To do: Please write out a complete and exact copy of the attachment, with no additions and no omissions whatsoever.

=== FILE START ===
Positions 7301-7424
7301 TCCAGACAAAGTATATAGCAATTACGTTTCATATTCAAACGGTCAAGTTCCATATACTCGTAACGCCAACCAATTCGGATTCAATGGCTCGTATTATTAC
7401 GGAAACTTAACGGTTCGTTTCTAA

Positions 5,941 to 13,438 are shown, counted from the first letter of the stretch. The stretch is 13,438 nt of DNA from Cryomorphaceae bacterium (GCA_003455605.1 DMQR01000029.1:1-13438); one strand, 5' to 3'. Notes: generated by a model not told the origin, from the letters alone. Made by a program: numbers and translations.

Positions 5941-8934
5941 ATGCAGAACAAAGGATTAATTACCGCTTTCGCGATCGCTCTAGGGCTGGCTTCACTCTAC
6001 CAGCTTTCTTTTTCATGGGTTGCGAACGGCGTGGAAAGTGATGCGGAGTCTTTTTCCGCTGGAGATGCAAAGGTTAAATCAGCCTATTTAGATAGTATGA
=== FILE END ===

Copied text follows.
Positions 7301-7424
7301 TCCAGACAAAGTATATAGCAATTACGTTTCATATTCAAACGGTCAAGTTCCATATACTCGTAACGCCAACCAATTCGGATTCAATGGCTCGTATTATTAC
7401 GGAAACTTAACGGTTCGTTTCTAA

Positions 5,941 to 13,438 are shown, counted from the first letter of the stretch. The stretch is 13,438 nt of DNA from Cryomorphaceae bacterium (GCA_003455605.1 DMQR01000029.1:1-13438); one strand, 5' to 3'. Notes: generated by a model not told the origin, from the letters alone. Made by a program: numbers and translations.

Positions 5941-8934
5941 ATGCAGAACAAAGGATTAATTACCGCTTTCGCGATCGCTCTAGGGCTGGCTTCACTCTAC
6001 CAGCTTTCTTTTTCATGGGTTGCGAACGGCGTGGAAAGTGATGCGGAGTCTTTTTCCGCTGGAGATGCAAAGGTTAAATCAGCCTATTTAGATAGTATGA